After a while, you will start to recognize when you’re about to be (or are being) too hard on yourself. When you do, stop yourself -- literally, says Domar. Visualize a stop sign, take slow, deep breaths, then consciously make a choice not to be negative. Remember that you control your thoughts. It can be quite empowering to decide not to let them hurt you.

Try changing the subject in your head by shifting to something positive, such as an upcoming party or vacation. Changing the subject helps short-circuit negative thoughts immediately, says Wallin.

7. Keep a bravo journal.

Getting in the habit of recognizing success can help overtake negativity. So at the end of each day, take stock of what you did well and write it in a journal or share it with your partner. “A lot of us have been brought up to think bragging is bad,” says Domar. “But if you’ve accomplished something, recognize and share the good news.”

Whether you gave a stellar presentation at work or helped your daughter create an A-plus art project, seeing accomplishments in writing or hearing them in your own voice helps you think of yourself more positively every day. This will evict the inner critic, and a kinder commentator will move in -- one who treats you with the respect you’re so good at giving others.

Secrets to Sneaking in More Sleep

These days, more and more people are sleeping fewer and fewer hours. But we don’t need to tell you that. Keeping up with your kids, household and the rest of your life has likely made you a living, breathing -- and exhausted -- example of today’s sleep-deprived woman.

But a sleep deficit can be a lot more problematic than just making you feel tired. It can also negatively impact your health. Studies have shown that people who don’t get enough quality sleep are more likely to be overweight, because the body may create less leptin, a hormone that regulates appetite. Sleep deprivation can also increase levels of C-reactive protein, a substance that puts you at a greater risk for inflammation that leads to heart disease. What’s more, shaving off hours from your rest can leave you feeling extra stressed and make your skin duller and more tired-looking. (Skin goes to work shedding dead cells and repairing itself while you snooze.)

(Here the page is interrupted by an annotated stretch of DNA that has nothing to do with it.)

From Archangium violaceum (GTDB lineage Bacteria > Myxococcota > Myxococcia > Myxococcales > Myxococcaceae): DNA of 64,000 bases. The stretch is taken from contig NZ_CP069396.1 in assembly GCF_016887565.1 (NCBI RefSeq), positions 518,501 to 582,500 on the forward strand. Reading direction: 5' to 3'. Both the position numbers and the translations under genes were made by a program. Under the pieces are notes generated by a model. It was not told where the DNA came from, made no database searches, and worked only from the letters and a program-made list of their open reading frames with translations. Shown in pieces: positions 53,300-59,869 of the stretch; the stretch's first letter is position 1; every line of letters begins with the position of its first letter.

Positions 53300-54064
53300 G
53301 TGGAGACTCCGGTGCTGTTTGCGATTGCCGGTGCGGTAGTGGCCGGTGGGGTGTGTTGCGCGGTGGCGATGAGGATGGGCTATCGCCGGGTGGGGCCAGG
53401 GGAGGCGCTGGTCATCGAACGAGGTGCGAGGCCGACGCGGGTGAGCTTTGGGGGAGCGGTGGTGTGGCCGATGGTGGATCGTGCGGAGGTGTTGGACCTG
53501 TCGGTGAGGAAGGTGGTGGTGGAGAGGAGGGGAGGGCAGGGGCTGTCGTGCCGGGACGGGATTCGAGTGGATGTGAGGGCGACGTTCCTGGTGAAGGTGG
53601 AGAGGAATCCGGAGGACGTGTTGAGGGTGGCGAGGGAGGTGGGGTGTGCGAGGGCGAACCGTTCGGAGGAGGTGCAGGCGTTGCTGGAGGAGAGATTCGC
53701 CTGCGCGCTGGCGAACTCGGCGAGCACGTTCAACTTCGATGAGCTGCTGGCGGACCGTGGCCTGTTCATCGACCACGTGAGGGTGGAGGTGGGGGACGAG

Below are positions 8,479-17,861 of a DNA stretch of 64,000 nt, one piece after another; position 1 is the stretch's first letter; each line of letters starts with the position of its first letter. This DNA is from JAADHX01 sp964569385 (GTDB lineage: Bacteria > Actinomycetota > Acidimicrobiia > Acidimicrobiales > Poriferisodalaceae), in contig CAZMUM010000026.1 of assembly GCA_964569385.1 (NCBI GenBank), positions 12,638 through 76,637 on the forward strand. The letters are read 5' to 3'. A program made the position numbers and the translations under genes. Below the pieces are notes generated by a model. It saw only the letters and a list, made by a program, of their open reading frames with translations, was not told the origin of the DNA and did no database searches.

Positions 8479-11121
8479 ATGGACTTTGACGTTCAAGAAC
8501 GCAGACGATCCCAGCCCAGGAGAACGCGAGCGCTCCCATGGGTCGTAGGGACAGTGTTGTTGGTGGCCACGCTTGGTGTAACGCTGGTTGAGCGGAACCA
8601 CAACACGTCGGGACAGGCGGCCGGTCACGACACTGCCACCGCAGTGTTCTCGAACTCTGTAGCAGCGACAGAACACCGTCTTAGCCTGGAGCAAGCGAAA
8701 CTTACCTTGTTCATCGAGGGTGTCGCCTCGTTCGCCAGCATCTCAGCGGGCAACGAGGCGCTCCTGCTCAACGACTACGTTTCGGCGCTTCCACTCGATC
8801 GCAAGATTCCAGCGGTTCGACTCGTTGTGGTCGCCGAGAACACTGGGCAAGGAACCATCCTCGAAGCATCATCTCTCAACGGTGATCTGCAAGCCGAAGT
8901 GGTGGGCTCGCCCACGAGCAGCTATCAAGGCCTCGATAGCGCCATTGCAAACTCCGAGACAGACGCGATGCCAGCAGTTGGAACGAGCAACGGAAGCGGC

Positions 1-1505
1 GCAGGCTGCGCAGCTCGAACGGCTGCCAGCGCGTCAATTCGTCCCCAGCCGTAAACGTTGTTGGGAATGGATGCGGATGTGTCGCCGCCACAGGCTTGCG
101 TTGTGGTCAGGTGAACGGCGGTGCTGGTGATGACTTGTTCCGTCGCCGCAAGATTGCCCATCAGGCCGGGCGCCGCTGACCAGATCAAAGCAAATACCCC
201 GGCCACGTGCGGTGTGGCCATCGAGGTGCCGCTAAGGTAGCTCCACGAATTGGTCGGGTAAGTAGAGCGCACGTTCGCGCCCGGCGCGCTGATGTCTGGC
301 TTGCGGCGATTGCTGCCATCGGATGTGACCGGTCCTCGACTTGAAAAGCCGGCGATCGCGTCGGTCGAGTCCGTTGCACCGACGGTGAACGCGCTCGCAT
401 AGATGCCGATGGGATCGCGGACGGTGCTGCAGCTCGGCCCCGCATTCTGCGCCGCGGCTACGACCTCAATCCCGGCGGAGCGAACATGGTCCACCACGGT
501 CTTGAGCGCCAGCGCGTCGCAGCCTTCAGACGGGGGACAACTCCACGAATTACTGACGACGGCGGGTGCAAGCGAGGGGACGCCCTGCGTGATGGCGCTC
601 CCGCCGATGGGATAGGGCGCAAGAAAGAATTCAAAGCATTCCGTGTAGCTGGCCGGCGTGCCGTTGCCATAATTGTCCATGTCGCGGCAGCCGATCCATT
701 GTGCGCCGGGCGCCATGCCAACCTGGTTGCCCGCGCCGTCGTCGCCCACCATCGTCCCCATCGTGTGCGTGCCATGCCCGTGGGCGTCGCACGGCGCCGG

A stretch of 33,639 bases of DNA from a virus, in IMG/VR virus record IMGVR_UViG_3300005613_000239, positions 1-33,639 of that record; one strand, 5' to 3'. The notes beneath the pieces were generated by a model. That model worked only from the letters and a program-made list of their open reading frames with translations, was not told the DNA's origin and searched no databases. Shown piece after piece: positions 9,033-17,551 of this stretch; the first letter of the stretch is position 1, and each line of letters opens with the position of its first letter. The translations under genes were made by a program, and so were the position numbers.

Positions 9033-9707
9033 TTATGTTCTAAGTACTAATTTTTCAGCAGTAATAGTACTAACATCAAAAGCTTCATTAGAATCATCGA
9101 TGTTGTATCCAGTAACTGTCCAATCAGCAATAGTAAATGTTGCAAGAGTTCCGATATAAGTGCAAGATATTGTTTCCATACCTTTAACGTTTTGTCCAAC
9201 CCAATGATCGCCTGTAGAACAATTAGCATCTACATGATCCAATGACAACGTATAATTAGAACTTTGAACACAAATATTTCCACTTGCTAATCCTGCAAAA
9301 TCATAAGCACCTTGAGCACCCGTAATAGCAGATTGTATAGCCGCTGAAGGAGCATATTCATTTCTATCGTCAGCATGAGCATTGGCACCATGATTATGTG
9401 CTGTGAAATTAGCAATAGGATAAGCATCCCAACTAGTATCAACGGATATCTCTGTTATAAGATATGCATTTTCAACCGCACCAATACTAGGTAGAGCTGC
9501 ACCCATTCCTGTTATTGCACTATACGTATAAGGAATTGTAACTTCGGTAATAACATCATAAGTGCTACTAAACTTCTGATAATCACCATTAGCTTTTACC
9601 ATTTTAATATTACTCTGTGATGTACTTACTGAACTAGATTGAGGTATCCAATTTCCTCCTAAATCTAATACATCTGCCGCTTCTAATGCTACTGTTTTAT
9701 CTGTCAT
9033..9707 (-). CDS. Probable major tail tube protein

To avoid the pitfalls, most adults need seven or eight hours, says Phyllis Zee, M.D., director of the Sleep Disorders Center at Northwestern Memorial Hospital in Chicago. Not hitting the magic number? Here are some innovative ways to squeeze in an extra 30 to 60 minutes of sleep each day.

1. Ban the snooze button
Even if it doesn’t feel like it, you’re actually more awake the first time your eyes open than after a string of 10 snooze naps. “Continuing to fall back asleep after each alarm buzz makes you feel groggier in the end,” says Dr. Zee. So either set your alarm for the time you must wake up or get up on the first buzz and save those snooze minutes for an early-afternoon nap.

2. Become a champion multitasker
You’ve already mastered the art of doing two things at once (sometimes more!), so these ideas should be a breeze. Count the extra minutes you save throughout the day and go to bed that much earlier.

  • Drive and talk Get a hands-free device for your cell phone and catch up with your friends on your way home from work instead of after dinner. 
  • Email anywhere Don’t have a BlackBerry or iPhone? Think about getting one. You may cluck at those people constantly glued to their mini-screens, but the occasional check-in while waiting for soccer practice to end, for example, lets you stay on top of your inbox and Facebook account. Doing this means less time getting bleary-eyed at the computer and more time getting shut-eye.
  • Have a working lunch Instead of going out with co-workers, pack a lunch once or twice a week and pay bills or tackle your online to-do list during the noon hour.
  • Plot a course Think about all your errands and ask yourself if there’s a way to spend less time behind the wheel. For example, can you use the grocery store’s pharmacy instead of the one a mile away? Is your current dry cleaner really better than the one next to your son’s school? Make all your stops as convenient and as close as possible.

3. Limit caffeine after 4 p.m.
You need that cup of coffee or tea in the morning, but think twice before making a Starbucks run or downing a Diet Coke in the afternoon. Depending on how much caffeine is in that venti latte, it could take 24 hours for it to flush out of your system. That means you could still feel the perky effects of your pick-me-up at, say, 10 p.m., and instead of winding down, you’d be gearing up to start the next item on your to-do list.

4. Nap the right way
Four to 7 p.m. is the nap danger zone -- when you feel most sleepy but also when you should most avoid dozing off. Why? Snoozing in the late afternoon or early evening can keep you awake later at night, says Dr. Zee. If you can, nap only between 1 p.m. and 3 p.m. and limit actual sleep time to 15 minutes, she suggests. That’s all you really need to feel invigorated, she says. Nap any longer, and you could feel groggy.

5. Make the most of your evenings
Try to prepare for the next day’s activities on the night before. You’ll be able to sleep in a bit longer and rest easier knowing things are in order and ready to go.